Think about it. Tebow brings the offense to the line. He lines up under center and either stays there or backs out into the shotgun. Denver proved in 2011 that it could run the ball effectively from either formation. So now the defense has to doubly ask, "Is it a run or a pass?" At the snap, then, Tebow has multiple choices:
A. Hand the ball to the running back
B. Hand the ball to a wide receiver or tight end on a reverse
C. Keep the ball and:
1. Run it himself
2. Pitch the ball to a trailing player
3. Pull up and pass the ball




If Tebow can improve as a passer and become an expert at selling his fake hand-offs and pitches, he could force opposing defenses to hesitate and become restricted to reacting instead of aggressively trying to control the game -- is he going to hand it off, keep it and run, keep and pitch it, or keep it and pass? Could be a very scary offense.

The other component that needs to see some improvement is Denver's defense. They made great strides this year. Similar strides need to be made in 2012 if the Broncos want to repeat as division champions. Two areas stood out to me as I watched the Broncos this year: (a)The need to find a playmaker who can not only stand up to the run in the middle of the line but who can also generate pressure up the middle on the pass rush. If we can see that happen, we should see the edge rushers like Dumervil and Miller have greater success. (b)The Broncos need to find a way to build experience and confidence among their very young defensive backs. It is helpful to remember that during the last three regular season games and the two post season games, Denver had rookies playing significant minutes: Carter (R), Moore (R), Harris (R) were all called upon. Add Bruton with three years experience and we saw a very young defensive backfield for Denver. Further, remember that the three who drew the most duty (Carter, Moore and Harris) in 2011 were not taken in the first round of the draft. Moore was taken in the 2nd round, Carter in the 4th and Harris was an drafted rookie. I know that there are also a lot of voices calling for a stud player to fill the middle linebacker role as 4th year player Joe Mays was not particularly popular with a lot of fans. Something to consider in regards to Mays -- and I'm not saying he's good or bad -- while being in his fourth year, he was in only his second with the Broncos, and a year in which the defense was given an overhaul in coaching staff and scheme. The 6th-round draft pick middle linebacker had exactly six starts prior to 2011. Despite that, he ranked third on the team in total tackles during the 2011 season. Perhaps with a full off season, he'll improve. Perhaps the team needs to look elsewhere.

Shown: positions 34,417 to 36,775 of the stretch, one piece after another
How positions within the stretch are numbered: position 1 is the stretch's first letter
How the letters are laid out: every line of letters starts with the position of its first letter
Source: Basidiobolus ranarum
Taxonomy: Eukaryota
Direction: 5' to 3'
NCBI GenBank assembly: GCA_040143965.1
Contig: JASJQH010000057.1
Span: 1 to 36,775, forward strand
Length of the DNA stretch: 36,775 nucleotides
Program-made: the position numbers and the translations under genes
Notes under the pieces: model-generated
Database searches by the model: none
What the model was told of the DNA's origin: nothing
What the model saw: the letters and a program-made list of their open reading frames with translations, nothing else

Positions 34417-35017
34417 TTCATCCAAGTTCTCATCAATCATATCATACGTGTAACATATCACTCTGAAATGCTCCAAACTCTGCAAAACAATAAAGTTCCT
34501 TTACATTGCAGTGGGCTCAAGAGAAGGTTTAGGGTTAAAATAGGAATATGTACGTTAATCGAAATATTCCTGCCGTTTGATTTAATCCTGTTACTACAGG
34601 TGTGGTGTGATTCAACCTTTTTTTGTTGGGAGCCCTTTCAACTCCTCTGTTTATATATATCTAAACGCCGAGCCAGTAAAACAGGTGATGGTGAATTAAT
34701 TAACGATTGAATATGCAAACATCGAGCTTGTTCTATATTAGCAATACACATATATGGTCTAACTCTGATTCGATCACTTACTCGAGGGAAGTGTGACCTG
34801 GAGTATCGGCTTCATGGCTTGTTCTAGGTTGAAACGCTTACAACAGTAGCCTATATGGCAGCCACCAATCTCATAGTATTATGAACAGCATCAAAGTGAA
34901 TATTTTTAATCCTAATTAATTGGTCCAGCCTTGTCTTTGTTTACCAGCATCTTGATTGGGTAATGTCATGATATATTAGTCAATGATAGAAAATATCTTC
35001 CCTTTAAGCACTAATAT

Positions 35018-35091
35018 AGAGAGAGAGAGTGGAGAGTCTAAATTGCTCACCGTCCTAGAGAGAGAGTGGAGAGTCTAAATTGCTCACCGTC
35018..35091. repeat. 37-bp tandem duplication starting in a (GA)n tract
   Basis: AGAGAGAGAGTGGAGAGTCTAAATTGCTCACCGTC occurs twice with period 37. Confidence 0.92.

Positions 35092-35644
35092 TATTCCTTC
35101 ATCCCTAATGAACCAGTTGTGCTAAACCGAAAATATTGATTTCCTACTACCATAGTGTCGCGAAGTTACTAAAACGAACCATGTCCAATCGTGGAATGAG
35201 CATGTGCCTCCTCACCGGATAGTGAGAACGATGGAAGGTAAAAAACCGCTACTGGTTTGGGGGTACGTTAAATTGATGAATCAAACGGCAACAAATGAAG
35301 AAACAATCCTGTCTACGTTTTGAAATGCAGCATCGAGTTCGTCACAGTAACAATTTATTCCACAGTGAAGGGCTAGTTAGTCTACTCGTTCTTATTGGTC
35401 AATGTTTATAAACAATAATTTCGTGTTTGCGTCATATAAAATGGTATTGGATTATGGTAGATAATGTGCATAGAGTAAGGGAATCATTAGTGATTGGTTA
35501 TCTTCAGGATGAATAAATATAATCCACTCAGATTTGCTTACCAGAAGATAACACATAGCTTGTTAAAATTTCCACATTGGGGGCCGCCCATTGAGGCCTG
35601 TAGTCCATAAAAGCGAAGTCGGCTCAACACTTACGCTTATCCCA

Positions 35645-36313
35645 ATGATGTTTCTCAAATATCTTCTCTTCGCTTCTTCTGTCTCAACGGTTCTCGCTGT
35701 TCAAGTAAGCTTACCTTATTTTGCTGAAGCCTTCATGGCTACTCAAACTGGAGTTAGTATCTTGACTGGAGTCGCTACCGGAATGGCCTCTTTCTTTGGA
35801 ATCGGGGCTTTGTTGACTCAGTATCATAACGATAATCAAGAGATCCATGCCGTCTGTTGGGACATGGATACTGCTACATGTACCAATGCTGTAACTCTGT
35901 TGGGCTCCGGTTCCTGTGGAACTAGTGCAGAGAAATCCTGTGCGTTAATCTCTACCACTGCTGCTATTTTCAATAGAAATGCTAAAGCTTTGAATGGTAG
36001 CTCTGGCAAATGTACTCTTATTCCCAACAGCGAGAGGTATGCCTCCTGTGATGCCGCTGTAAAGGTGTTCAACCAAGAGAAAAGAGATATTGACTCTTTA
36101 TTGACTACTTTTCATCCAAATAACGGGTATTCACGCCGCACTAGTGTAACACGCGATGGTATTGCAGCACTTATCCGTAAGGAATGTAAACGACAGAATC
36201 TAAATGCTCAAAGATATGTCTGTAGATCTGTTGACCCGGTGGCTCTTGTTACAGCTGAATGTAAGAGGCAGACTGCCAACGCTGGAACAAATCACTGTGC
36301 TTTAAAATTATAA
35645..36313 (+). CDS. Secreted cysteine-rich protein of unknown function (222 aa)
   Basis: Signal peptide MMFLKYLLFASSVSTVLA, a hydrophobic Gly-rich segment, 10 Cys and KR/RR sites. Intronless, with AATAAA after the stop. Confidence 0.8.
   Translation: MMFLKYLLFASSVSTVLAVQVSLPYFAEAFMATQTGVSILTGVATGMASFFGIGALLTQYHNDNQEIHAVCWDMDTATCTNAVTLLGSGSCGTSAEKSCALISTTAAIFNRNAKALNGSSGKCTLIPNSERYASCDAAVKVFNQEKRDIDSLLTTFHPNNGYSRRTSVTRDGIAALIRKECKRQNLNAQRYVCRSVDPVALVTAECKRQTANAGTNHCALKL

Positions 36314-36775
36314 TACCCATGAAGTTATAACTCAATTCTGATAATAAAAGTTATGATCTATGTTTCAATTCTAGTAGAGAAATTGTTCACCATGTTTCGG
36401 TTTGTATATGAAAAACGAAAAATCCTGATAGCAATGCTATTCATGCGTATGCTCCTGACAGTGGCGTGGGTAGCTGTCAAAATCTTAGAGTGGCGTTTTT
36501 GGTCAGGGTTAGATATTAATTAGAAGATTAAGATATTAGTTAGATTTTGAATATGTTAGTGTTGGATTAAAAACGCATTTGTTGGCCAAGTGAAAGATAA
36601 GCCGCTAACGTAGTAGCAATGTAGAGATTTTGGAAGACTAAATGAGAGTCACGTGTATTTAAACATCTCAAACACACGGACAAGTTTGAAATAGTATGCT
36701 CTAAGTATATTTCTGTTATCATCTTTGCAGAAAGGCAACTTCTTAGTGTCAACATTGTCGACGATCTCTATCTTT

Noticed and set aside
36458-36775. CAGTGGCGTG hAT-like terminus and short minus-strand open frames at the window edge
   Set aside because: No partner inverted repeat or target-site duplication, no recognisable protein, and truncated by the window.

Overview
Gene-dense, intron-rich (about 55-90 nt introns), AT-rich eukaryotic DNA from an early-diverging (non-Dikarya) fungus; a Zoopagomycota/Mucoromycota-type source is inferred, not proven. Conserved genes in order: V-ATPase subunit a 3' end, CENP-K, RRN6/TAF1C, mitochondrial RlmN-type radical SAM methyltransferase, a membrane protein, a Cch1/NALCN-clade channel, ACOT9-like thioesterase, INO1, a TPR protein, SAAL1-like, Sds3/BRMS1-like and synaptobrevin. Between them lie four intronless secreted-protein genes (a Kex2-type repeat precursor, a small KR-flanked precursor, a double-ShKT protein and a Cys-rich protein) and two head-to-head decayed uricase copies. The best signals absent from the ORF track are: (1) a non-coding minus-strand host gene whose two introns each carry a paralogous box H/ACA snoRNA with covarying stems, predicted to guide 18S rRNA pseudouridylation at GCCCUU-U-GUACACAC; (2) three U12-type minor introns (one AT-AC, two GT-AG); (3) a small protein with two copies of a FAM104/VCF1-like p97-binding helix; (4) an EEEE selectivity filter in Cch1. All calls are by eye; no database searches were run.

All in all, the 2011 Denver Broncos exceeded expectations and showed that some of the building blocks are in place for a consistently competitive team. It will be interesting to see what tweaks, upgrades and additions are made to this E ticket ride before the start of the 2012 season.

Go Broncos!!!!